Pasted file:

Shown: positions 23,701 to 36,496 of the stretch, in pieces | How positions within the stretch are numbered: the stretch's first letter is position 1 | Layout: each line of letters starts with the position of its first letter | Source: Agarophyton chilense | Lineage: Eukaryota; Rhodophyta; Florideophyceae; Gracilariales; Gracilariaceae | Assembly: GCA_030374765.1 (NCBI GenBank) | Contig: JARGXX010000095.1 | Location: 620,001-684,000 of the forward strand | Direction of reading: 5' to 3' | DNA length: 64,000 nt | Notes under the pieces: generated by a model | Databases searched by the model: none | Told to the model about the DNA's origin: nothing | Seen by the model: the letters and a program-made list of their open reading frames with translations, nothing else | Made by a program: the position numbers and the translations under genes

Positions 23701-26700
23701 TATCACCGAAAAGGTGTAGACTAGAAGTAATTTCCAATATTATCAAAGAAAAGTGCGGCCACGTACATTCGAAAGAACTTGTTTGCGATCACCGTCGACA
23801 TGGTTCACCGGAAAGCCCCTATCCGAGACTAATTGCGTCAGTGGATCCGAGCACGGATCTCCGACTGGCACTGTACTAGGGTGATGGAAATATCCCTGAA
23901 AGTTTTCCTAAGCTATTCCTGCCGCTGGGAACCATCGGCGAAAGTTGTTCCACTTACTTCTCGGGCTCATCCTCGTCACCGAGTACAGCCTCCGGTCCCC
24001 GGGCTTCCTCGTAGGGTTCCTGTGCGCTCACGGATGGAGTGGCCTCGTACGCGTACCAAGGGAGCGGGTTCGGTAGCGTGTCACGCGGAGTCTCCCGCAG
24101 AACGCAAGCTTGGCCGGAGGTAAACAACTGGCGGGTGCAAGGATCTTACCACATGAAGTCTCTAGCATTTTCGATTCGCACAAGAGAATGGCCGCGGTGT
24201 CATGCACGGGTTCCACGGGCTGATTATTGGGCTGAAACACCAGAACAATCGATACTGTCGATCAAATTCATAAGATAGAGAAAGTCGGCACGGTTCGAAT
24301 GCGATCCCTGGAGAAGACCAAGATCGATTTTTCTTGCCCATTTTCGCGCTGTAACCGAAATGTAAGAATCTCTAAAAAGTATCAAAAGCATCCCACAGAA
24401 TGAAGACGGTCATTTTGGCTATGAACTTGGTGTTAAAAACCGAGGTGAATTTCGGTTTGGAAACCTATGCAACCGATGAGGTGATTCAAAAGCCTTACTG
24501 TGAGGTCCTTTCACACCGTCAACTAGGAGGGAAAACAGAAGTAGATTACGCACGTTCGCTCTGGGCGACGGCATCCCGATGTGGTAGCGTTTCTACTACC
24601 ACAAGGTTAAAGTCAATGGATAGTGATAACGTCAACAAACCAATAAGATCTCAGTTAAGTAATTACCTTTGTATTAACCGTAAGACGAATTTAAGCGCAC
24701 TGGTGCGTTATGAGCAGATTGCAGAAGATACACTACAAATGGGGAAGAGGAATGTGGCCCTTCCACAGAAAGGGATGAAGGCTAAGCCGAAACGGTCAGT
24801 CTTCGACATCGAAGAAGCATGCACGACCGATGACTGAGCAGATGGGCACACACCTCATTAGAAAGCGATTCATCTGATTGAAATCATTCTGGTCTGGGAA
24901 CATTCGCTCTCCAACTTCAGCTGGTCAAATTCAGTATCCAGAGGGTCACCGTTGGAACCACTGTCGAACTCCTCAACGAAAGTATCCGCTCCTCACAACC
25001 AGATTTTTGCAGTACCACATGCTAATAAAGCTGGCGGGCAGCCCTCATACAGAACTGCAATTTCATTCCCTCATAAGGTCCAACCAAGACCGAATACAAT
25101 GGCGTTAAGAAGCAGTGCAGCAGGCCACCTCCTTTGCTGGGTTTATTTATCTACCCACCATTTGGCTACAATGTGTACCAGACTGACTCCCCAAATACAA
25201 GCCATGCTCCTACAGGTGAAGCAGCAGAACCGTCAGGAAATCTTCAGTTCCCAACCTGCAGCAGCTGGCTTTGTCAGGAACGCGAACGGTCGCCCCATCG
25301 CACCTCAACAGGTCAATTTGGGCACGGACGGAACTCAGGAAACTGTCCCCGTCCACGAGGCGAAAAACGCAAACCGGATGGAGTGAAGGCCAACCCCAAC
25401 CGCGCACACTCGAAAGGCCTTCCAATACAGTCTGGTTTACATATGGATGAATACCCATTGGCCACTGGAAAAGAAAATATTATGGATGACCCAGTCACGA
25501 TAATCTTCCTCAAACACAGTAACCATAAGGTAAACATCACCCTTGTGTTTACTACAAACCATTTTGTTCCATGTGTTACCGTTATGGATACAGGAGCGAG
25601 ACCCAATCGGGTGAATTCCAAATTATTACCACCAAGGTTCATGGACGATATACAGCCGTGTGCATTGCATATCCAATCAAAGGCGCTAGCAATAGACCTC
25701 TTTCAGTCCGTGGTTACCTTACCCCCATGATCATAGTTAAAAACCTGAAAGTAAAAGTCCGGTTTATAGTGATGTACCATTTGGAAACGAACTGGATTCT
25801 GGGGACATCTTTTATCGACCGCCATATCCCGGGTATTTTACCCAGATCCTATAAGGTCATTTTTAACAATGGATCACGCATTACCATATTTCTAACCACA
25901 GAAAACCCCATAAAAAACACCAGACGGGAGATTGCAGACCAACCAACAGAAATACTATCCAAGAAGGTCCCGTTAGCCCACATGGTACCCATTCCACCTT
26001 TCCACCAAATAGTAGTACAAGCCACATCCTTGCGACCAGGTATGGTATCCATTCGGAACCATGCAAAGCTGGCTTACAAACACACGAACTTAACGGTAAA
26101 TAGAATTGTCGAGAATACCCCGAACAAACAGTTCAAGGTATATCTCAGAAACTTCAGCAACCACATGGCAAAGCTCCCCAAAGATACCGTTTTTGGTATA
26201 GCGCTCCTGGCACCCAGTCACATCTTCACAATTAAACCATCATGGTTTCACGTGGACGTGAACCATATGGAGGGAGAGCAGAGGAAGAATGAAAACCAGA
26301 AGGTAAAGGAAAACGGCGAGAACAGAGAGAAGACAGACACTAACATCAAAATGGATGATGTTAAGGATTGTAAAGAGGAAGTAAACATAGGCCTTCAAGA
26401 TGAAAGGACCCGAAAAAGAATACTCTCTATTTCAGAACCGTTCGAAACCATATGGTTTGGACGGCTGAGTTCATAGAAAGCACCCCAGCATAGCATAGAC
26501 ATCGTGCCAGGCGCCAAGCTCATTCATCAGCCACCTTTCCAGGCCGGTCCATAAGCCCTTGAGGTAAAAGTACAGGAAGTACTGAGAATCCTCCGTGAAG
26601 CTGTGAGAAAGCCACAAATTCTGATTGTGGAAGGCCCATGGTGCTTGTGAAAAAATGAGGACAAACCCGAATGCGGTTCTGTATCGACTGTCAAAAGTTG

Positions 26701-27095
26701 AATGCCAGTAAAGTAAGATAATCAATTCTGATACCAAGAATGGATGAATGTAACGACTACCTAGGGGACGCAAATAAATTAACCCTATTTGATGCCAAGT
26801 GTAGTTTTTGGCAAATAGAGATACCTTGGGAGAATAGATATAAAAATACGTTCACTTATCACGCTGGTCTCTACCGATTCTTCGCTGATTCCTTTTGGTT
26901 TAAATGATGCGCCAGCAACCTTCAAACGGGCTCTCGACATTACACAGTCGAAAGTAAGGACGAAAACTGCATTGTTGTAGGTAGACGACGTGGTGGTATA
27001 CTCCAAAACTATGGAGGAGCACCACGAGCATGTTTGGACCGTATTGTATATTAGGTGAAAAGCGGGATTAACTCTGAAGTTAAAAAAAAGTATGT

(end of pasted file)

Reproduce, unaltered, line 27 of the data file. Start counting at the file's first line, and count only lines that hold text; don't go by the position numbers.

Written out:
26101 TAGAATTGTCGAGAATACCCCGAACAAACAGTTCAAGGTATATCTCAGAAACTTCAGCAACCACATGGCAAAGCTCCCCAAAGATACCGTTTTTGGTATA